The Market Freight Rate
Ask any shipper what they pay to move their freight in a lane and they’ll have no problem quoting a price—assuming, of course, that they’re willing to divulge the information.
However, that price is almost certainly one in a range of rates that shippers are paying in the lane. The median, or average, rate could be called the market rate, but this is a gross simplification of the many factors that influence the pricing of freight transportation. A more realistic approach is to think in terms of the range of rates and the set of factors that influence where you should be in that range.
A good analogy is researching the price of a used car. Buyers can consult various sources to estimate the price of a particular model, but the actual price will vary according to the location of the car, mileage, current demand, overall condition, and the available options.
Similarly, establishing a freight rate involves multiple trade-offs. Here are the main factors that influence the pricing of freight transportation.
Network status: Carrier networks are in a state of continuous change, and a load that is desirable today might not be a month hence. Also, every carrier does not necessarily have a long-term business plan and the market rates they quote today might have a short shelf life.
Peak season shifts: Fluctuations in pricing and capacity availability tend to be more extreme during periods of high demand.
Current volumes: Have you ever put a house remodeling project out to tender and received wildly varying estimates? Maybe the contractor with the low price desperately needs the business, while the most expensive bidder is booked up and not concerned about winning the business. A similar rationale can apply when bidding out freight, leading to variations in service prices.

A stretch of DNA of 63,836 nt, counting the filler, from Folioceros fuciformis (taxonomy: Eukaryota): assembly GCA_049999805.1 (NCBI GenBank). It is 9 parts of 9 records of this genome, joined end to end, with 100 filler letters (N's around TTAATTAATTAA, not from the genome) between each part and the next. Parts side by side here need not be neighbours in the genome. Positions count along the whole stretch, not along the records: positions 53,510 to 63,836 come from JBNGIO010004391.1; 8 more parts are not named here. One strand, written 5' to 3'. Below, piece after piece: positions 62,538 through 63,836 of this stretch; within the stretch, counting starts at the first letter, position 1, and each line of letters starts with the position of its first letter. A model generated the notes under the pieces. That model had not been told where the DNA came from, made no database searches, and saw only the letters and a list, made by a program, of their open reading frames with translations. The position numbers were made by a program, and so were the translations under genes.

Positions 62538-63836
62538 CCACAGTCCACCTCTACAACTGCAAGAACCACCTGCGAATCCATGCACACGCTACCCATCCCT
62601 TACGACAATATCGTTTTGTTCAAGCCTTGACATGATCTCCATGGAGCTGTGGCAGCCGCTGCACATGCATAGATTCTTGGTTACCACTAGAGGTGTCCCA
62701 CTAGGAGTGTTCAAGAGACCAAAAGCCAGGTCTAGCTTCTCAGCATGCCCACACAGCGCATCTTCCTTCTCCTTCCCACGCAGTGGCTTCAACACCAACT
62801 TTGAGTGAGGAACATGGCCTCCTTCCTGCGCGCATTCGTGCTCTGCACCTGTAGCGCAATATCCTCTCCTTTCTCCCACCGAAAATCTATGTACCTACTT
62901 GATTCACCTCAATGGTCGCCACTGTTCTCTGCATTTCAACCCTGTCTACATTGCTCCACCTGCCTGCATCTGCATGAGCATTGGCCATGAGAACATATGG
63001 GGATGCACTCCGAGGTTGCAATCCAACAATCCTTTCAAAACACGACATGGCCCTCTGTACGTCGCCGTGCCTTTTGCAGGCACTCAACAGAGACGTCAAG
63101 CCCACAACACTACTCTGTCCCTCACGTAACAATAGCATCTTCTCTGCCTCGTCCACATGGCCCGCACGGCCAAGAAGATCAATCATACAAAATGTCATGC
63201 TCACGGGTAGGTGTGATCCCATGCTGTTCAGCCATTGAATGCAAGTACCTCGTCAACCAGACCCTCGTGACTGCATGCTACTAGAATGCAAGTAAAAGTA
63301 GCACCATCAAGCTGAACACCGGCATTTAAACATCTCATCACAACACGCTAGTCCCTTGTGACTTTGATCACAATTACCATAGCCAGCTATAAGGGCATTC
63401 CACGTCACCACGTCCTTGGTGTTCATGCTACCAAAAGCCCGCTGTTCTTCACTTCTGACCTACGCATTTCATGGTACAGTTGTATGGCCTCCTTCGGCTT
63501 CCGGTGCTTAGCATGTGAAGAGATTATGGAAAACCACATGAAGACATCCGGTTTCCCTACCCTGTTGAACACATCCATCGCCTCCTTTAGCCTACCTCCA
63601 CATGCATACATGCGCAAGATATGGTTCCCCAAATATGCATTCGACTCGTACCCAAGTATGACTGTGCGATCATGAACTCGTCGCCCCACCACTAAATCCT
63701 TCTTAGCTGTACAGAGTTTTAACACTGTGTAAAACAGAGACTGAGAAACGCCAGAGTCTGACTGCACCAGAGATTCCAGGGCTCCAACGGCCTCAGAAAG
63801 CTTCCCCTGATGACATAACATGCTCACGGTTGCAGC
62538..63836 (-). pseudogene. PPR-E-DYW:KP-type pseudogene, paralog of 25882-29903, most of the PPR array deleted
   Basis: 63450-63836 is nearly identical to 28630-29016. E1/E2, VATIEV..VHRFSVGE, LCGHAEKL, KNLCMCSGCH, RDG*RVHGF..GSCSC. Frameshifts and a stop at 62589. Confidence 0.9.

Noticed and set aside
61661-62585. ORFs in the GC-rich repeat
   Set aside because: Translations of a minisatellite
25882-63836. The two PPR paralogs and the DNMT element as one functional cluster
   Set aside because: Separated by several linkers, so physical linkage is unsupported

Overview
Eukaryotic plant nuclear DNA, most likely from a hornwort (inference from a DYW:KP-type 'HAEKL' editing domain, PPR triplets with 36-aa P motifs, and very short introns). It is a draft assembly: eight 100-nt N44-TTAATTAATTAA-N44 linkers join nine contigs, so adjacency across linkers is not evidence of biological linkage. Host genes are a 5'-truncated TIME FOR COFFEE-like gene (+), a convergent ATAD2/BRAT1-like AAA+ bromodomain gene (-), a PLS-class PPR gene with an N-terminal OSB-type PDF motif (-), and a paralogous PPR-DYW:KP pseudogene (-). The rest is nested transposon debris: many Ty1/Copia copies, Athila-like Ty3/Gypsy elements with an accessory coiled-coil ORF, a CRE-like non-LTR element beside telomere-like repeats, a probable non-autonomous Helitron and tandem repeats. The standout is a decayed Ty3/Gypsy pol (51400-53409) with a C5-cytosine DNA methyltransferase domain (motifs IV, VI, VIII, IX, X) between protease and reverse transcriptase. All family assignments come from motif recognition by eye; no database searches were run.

Lead time: Tender lead time can influence a carrier’s decision on whether or not to accept a load. Research carried out by Erik Caldwell and Bryan Fisher at the MIT Center for Transportation & Logistics for their M. Eng in Logistics shows that the more time allowed between the tender and pick up days, the more likely the first carriers in the routing guide will accept a load.
Dwell time: A history of truck delays at loading and unloading docks that feature in the move can affect the contract price. A negative track record in this area can deter carriers from bidding competitively.
Shipper profile: In a capacity procurement exercise the carrier is not the only party that comes under scrutiny—so does the shipper. Carriers often evaluate the worth of freight contracts on the basis of shipper-related criteria, such as the company’s credit rating, payment terms, the availability of drop trailer lots, and their treatment of drivers.
True carrier capacity: Just because one or two carriers offer the best pricing—which often happens during procurement events—does not mean that they will be the best providers over the long term. The carriers might not have the capacity to meet the shipper’s needs if volumes increase, for example. And, as mentioned above, carrier networks are subject to change.
Accuracy of the information: It can be necessary to tweak the information provided during a procurement event because the accuracy of the facts and figures is suspect. For example, often carriers will be overly optimistic when estimating how much capacity they have available on particular lanes. This is one reason why a service provider might not be a reliable source of realistic rates.
Stability of the lane: In high-volume lanes, market rates tend to be less variable than in low-volume lanes where there are relatively fewer carriers competing for the loads.
Rather than trying to snag the true market rate for your freight, a more productive approach is to carry out regular procurement events designed to secure rates that are the best choice for your logistics needs (for more information on buying freight transportation, see the Council of Supply Chain Management Professionals Explores report Deriving Strategic Advantage from Truckload Procurement).